A display at the Wood County Historical Center & Museum in Bowling Green, Ohio tells stories of late nineteenth century oil wells.
The Wood County Historical Center & Museum oil rig display. In Ohio, oil is typically found at about 1,325 feet; Pennsylvania, 1,100-1,300 feet; and Indiana, 1,600-1,800 feet. Oklahoma and Texas wells are typically 5,000-7,000 feet deep.
Factory photo of the Acme Sucker Rod Co., manufacturer of Acme engines, in late 1800 or early 1900. Acme, based in Toledo, Ohio, was later renamed the S.M. Jones Co.
An 1897 16 hp Acme Sucker Rod Co. engine with a 9-by-16-inch bore and stroke.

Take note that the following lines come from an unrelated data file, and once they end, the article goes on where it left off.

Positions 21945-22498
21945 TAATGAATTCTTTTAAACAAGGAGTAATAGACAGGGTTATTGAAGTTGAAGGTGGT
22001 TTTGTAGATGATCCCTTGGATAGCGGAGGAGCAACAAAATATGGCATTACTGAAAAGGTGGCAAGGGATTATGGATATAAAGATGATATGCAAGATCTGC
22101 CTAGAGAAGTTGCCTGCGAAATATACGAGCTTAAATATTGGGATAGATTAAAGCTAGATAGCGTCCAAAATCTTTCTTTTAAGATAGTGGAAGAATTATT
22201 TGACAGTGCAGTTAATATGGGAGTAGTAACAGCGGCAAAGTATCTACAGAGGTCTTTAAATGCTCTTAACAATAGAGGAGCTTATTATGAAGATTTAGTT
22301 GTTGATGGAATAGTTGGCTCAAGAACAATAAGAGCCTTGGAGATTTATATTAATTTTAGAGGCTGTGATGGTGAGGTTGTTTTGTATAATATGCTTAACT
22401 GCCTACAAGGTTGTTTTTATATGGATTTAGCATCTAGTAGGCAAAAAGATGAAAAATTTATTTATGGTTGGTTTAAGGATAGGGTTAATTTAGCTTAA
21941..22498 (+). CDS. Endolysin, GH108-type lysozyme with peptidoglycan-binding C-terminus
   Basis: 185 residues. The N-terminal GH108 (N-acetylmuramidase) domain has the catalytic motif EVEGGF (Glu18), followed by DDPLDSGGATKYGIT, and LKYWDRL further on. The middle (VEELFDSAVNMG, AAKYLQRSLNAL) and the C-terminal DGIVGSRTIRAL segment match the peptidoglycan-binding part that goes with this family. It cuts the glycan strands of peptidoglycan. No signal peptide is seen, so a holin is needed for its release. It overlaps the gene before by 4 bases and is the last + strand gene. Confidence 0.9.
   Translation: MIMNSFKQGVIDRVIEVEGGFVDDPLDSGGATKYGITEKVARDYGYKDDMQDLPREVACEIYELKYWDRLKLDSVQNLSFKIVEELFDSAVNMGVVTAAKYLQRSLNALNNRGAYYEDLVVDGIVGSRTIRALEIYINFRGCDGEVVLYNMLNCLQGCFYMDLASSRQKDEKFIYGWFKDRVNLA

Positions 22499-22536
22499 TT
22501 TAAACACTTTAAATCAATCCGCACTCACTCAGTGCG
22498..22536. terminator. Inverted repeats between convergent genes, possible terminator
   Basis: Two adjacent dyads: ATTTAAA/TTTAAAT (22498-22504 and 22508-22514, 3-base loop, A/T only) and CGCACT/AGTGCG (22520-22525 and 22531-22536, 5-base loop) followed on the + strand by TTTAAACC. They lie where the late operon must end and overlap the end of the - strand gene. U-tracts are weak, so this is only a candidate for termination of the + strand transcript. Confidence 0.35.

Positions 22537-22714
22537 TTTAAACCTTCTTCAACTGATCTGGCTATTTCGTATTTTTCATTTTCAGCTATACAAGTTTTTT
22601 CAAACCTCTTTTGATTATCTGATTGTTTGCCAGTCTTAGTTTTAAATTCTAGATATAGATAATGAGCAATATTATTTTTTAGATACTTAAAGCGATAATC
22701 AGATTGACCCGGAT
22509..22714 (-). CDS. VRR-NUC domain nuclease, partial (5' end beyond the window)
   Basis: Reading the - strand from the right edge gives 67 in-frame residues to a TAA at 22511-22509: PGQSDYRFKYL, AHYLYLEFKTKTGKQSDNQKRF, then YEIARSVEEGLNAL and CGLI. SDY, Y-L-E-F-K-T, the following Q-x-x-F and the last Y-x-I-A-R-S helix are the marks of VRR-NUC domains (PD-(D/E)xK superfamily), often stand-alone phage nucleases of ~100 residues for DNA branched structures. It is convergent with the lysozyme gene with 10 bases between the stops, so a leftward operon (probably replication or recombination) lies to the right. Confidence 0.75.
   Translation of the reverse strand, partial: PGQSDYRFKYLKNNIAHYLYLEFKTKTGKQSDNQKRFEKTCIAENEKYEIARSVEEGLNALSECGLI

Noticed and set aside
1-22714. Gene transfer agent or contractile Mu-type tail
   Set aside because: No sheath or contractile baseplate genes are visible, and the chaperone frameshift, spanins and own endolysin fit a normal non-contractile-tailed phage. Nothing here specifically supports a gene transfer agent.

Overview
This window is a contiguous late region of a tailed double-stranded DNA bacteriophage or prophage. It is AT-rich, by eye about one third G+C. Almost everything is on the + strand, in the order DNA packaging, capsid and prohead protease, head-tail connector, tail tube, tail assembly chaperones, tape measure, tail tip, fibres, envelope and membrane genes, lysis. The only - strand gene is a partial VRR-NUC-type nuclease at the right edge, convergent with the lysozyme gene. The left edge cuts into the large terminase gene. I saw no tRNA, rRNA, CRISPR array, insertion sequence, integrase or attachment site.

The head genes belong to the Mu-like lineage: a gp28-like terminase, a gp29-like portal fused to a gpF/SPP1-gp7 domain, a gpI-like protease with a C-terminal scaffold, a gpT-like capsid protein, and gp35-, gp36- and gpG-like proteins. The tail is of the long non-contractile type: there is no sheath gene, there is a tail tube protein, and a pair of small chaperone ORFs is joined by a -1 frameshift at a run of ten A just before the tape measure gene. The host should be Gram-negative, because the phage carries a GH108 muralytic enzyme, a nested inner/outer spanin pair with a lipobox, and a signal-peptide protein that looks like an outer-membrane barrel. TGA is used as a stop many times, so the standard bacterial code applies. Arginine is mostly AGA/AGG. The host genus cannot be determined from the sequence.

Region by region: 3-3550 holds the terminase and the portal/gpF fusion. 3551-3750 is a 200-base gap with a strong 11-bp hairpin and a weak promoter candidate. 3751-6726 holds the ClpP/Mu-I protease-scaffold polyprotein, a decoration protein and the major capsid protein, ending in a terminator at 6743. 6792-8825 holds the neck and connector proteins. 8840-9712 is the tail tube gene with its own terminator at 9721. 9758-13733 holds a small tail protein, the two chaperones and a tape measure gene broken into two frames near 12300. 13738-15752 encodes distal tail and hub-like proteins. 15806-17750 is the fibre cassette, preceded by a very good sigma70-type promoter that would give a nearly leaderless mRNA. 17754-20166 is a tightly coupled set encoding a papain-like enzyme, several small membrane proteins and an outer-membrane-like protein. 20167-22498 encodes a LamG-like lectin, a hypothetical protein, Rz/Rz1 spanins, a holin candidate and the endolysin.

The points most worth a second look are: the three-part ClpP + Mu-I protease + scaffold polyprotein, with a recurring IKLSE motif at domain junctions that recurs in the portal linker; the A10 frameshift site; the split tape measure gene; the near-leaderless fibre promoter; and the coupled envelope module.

The power winch used to pull the drill out of the well. The large wooden wheel at right was used as a brake to stop and hold the winch in place.
The Wood County museum display features two original wooden crude oil storage tanks from local oil leases.
This 20 hp Ajax steam engine, built in the mid-1880s, was used to power drilling operations. The Ajax has a 10-by-12-inch bore and stroke, a 60-inch-diameter flywheel and a 30-inch-diameter belt pulley.
A push-pull power wheel. The Wood County museum unit has a double eccentric, and could run a higher number of wells by connecting at two different places.
Three drill bits.
A 16-foot wooden band wheel from the 1880s.
This 50 hp Oil Well Supply Co. locomotive-style boiler was manufactured in the 1880s in Pennsylvania.
The rig’s walking beam.
The Wood County Historical Center museum building.